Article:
To gain insights on the current climate for private equity deals, PE Hub and PE Hub Europe reporters have been asking a wide range of sources to share their outlooks for 2023. Our series continues now with this healthcare focused edition, featuring Chris Gordon, a partner and the global head of healthcare at Bain Capital. Gordon has been with the Boston firm since 1997 and co-heads the firm’s North America private equity business.
What were the highlights of your dealmaking in 2022?
In 2022, our private equity healthcare franchise was active with a combination of new investments and platform expansions. The year began with new investments in exciting, innovative platforms including, Athenahealth, Innovacare and LeanTaaS. And during the year, we helped many of our portfolio companies create value, both in terms of improving patient outcomes and cost-of-care delivery, by driving consolidation and innovation within their respective sectors. There was a particularly large amount of activity around our healthcare information technology, or HCIT, portfolio, including just this week when LeanTaas acquired peer Hospital IQ.
What was the biggest challenge to completing deals in 2022?
As in any period of value dislocation, it can be very challenging for buyers and sellers to find common ground. Sellers remember the still-recent past and buyers fear the future.
Completing investments in this type of environment requires a lot of conviction and creativity, the ability to invest across asset classes, and real, demonstrated value-creation capability. If you believe you can drive real operating value through valuation cycles, then the focus becomes long-term growth.
How do you expect the first six months of PE dealmaking in 2023 to compare with the last six months of 2022?
Some semblance of stability in the equity and credit markets will go a long way toward bringing deal volume back and helping buyers and sellers find common ground.
Given the scale of dislocation, my instinct is that the first half of 2023 could look a lot like the second half of 2022. But as we head into the second half of 2023, I think we’ll start to see transaction volume resume, although likely at lower valuations and lower leverage multiples than 2020 and 2021.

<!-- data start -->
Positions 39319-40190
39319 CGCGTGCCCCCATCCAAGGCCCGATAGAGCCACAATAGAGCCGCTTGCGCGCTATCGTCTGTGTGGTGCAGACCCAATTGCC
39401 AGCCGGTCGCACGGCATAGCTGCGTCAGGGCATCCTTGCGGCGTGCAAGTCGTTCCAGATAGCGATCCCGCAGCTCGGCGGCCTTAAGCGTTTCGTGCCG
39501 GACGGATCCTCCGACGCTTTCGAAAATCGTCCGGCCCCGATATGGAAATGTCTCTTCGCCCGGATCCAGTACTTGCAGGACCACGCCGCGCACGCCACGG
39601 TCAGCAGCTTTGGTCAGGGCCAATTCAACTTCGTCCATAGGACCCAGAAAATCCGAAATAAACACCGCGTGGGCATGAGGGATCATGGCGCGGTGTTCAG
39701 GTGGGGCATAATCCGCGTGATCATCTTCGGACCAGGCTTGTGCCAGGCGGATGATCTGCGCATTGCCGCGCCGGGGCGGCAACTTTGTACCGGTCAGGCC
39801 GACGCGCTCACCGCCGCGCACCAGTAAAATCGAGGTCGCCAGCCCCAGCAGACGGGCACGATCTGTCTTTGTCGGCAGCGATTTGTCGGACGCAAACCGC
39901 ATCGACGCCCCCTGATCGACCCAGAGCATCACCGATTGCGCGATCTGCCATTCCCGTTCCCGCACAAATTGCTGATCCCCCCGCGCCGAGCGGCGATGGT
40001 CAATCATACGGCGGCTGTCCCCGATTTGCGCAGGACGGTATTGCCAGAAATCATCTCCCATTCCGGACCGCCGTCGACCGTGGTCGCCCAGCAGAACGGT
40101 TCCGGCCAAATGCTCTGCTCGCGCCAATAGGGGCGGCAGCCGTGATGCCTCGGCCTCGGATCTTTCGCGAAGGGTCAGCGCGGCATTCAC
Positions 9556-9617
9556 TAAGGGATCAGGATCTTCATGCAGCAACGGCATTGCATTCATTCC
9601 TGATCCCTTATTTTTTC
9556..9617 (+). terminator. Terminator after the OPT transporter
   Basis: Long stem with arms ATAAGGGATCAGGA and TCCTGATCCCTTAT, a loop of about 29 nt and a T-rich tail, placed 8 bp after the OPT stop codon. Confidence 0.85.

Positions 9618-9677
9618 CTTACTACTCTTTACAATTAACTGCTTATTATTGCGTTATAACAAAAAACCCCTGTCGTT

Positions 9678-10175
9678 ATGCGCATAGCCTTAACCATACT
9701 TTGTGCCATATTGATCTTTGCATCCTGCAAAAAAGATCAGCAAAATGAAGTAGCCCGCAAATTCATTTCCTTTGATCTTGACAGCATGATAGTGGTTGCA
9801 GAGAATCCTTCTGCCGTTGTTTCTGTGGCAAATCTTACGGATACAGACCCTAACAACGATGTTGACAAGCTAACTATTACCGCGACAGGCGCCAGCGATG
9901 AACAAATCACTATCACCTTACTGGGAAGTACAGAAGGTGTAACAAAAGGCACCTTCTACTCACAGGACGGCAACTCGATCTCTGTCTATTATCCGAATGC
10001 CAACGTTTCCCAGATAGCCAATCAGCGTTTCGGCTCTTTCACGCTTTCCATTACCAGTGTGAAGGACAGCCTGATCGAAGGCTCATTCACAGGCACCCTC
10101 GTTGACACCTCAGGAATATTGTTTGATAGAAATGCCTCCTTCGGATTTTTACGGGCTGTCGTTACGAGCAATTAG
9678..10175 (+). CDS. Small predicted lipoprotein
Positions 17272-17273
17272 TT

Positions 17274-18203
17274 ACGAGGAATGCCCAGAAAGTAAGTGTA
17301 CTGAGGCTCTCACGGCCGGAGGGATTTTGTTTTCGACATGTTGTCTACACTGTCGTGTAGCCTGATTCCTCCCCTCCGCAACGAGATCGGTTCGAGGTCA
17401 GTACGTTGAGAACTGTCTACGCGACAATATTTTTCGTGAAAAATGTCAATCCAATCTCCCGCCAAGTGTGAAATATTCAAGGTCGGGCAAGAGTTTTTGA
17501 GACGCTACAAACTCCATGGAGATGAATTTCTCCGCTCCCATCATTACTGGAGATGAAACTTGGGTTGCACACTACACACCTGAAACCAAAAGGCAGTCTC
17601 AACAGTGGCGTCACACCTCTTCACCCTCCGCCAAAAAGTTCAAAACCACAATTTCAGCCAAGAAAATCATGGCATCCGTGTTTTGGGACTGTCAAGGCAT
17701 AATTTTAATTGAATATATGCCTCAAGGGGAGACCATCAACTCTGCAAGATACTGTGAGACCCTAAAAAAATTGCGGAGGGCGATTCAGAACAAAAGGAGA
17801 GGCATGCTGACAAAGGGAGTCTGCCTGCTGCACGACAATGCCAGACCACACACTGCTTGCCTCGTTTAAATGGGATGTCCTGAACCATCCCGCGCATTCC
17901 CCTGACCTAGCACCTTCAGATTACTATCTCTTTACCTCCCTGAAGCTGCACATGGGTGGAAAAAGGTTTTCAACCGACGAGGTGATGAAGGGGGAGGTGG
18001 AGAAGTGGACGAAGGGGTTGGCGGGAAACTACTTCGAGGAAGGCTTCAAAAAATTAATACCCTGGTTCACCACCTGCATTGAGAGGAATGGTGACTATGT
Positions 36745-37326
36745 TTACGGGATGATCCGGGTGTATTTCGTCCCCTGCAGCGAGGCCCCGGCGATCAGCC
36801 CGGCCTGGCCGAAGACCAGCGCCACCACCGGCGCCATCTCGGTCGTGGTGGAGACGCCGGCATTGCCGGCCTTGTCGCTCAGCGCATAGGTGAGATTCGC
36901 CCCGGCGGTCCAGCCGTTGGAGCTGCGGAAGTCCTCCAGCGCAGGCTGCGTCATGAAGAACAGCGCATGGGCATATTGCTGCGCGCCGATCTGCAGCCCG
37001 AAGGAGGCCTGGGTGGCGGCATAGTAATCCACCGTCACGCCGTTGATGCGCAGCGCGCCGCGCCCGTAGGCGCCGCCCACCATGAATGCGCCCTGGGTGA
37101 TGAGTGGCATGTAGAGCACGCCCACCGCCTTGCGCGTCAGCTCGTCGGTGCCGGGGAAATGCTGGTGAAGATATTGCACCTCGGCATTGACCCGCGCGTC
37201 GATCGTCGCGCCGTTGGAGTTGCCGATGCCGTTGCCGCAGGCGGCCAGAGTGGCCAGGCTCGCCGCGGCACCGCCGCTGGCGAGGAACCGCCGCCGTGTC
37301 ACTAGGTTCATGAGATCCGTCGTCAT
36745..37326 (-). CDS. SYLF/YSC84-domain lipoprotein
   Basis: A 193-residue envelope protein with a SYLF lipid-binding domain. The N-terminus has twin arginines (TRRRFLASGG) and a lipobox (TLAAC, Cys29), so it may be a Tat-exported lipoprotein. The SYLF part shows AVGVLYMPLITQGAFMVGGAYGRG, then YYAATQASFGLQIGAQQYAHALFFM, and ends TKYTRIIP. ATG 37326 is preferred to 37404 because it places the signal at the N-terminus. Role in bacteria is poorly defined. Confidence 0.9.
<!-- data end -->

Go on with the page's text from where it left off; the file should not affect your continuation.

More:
One exception to that forecast could be growth companies that require primary capital to achieve their plans. Sponsors of those companies will need to be creative in funding and supporting that growth.
What will be the most important trends affecting your dealmaking in 2023?
We’re focused on a variety of interesting dynamics in the healthcare investment space, including:
1) Healthcare labor cost and availability. A lot of healthcare services businesses are facing real challenges between a scarce and expensive labor market, and payors that take a long time to adjust to that reality. These providers will need to analyze their business models and balance sheets (including potential technology investment) to figure out how to deliver strong patient care in the current cost environment. This type of dynamism will create challenges but also opportunities.
2) Depressed public market valuations. Many companies (particularly in the biotech space) fund their activities by accessing public markets. That funding source has always been somewhat volatile. The current downcycle creates a tremendous opportunity for more stable forms of private capital with the right clinical development expertise to support these companies. The active collaboration between our global private equity team and the team at Bain Capital Life Sciences differentially positions us to make these investments.
What’s keeping you up at night?
We are likely headed for a recession at some point in 2023, which will continue to put pressure on equity valuations. Across our portfolio, we have been focused on positioning our companies to weather a potential downturn, but also to be able to capitalize on any resulting competitive dislocation.
What are you looking forward to most in 2023?
2023 is going to be a very exciting year for life sciences investing across our diverse portfolio. We have supported significant investments in R&D at many of our biopharma and medtech companies, and this will be an important year for clinical development and commercialization milestones. We also anticipate a continued emphasis on value-based care and purpose-built software solutions, again, pointing to LeanTaas and Hospital IQ. But, most importantly, the innovation these companies are driving will lead to significant improvement in patients’ lives – our core goal and mission as healthcare investors.
To learn more about Bain Capital’s healthcare investment strategy, read our profile here.